Golden Griffin Fund
Since its inception in the fall of 2003, the Golden Griffin Fund (GGF), an investment-management course for both undergraduate and MBA finance majors at Canisius, grew from its initial $100,000 investment, from the college’s endowment, to more than $140,000. The student-run, real-money investment fund is invested in 20 individual stocks and four Exchange Traded Funds. It is specifically designed to educate students about the inner workings of the capital markets, while providing them with real-world learning experiences in investment management.
Bridging the Gap Between Theory & Practice
Under the Golden Griffin Fund, every aspect of investment management will be placed within your control. Using real money and real clients, you will be expected to research, create, and manage a stock portfolio. This includes advising companies to add to the portfolio, and soliciting new investors to increase your fund’s growth.
“The Golden Griffin Fund will help finance students bridge the gap between the classroom and the real investment world,” explains Nelson D. Civello, professor of finance and former professional adviser to the GGF.
The Golden Griffin Fund requires students to research, create, and manage portfolio holdings (stocks); analyze and recommend companies to add to the portfolio; and grow the fund through the solicitation of new investors.
“Students analyze different business models and market opportunities, apply various valuation techniques, and understand fundamental industry drivers,”adds Civello.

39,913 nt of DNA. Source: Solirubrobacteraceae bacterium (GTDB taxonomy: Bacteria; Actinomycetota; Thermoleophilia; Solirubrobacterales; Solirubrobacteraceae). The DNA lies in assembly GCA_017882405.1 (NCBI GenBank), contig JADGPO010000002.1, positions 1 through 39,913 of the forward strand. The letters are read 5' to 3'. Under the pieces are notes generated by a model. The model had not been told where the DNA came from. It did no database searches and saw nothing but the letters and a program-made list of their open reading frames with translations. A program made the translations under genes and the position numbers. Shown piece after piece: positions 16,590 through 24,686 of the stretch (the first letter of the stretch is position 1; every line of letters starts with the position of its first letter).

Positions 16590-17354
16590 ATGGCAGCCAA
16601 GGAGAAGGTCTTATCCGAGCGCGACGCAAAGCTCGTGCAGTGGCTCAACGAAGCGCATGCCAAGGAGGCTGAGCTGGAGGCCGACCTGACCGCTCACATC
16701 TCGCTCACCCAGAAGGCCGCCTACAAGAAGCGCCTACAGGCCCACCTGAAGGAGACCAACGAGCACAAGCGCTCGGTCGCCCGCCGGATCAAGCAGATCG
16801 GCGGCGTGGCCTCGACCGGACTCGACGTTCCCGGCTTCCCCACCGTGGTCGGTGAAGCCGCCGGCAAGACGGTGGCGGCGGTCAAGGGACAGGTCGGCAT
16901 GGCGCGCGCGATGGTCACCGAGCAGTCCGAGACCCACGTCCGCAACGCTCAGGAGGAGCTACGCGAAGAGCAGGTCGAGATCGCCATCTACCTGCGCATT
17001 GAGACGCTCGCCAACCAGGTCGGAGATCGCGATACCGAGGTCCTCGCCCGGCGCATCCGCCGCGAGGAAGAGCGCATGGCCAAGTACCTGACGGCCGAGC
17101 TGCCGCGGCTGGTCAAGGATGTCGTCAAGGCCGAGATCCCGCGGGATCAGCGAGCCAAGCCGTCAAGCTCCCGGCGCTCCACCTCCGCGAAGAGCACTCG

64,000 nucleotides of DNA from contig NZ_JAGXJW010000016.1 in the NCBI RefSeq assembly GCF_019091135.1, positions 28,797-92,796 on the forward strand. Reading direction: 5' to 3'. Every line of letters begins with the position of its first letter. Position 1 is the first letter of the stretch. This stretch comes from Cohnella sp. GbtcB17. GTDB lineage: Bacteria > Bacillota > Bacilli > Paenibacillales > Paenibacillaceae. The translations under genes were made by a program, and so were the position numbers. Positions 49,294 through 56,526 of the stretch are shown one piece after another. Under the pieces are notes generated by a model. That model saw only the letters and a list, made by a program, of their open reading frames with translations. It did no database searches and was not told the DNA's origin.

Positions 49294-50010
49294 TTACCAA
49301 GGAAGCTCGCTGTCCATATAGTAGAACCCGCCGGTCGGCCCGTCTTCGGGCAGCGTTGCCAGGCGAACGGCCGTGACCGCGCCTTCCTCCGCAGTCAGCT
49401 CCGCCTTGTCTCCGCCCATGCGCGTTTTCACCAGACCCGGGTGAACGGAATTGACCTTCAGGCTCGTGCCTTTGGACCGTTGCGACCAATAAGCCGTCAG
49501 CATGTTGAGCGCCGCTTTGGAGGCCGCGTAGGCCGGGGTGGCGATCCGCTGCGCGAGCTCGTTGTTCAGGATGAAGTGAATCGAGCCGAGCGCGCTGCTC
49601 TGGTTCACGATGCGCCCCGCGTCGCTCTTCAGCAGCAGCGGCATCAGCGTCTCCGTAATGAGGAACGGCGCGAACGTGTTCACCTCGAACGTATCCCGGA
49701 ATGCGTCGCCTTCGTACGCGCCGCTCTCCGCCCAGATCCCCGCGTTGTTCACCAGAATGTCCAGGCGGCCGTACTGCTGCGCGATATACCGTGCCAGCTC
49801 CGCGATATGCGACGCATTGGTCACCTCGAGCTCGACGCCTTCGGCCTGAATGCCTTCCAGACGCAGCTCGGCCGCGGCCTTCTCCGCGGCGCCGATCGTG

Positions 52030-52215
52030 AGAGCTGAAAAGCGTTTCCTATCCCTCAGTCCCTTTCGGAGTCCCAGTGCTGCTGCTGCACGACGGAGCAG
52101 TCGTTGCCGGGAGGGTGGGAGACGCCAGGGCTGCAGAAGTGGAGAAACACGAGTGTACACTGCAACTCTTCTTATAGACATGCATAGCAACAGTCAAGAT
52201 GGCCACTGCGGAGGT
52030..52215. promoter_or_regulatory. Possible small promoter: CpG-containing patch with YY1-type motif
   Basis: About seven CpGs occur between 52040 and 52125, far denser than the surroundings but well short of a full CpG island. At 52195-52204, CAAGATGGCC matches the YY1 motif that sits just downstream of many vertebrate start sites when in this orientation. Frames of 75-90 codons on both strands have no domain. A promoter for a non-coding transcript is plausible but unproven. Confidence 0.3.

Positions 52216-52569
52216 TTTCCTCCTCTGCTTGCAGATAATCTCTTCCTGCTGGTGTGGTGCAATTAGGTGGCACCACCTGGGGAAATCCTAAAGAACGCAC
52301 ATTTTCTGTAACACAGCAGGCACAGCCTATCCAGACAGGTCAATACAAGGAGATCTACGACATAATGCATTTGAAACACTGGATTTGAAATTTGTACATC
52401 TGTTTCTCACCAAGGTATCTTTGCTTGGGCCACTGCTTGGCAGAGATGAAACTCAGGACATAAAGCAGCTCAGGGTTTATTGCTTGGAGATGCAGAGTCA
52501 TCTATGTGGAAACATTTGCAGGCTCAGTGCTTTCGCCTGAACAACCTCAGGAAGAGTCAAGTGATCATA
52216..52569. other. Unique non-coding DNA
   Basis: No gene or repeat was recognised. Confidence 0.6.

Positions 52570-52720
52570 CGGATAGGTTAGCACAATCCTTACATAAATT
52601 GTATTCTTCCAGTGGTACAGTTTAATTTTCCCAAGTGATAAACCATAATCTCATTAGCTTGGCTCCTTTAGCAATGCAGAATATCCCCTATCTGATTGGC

Fall students focus on conducting corporate research, development of an investment strategy and potential stock selections. The spring semester concentrates on fundamental stock research that will ultimately compose and shape the portfolio. Full-time faculty advisors and professional mentors empower students to take over the fund and make important management decisions to grow its value.
“The success of The Golden Griffin Fund and its members will attract student interest at Canisius, as well as potential business students from other areas who may be in search of a unique educational environment,” says Dr. Antone F. Alber, dean for the School of Business. “In turn, clients of the fund will have the chance to achieve investment returns based on students’ best efforts, build lasting ties to the college, and contribute to the development of a new, well-educated talent for the Western New York investment community.”
The GGF operates out of trading room known as the Financial Markets Lab in Old Main Room 111. The lab is furnished with various multimedia equipment including eight PC workstations; cable-access television with a data projection screen; and a Bloomberg terminal, which enables students to receive up-to-the-minute information on the world financial markets
Canisius College was the first higher education institution in Western New York to have the Bloomberg technology.
Michael S. Piemonte, assistant professor of finance, was named director of the GGF in July 2008. Prior to Canisius, Piemonte was senior vice president at M&T Bank, where he oversaw corporate finance, investor relations, retail strategy and planning, and mergers and acquisitions. He was also the chief financial officer of the publicly held Citibank subsidiary Student Loan Corporation, and served in management positions at Mellon Bank, Sallie Mae and Freddie Mac.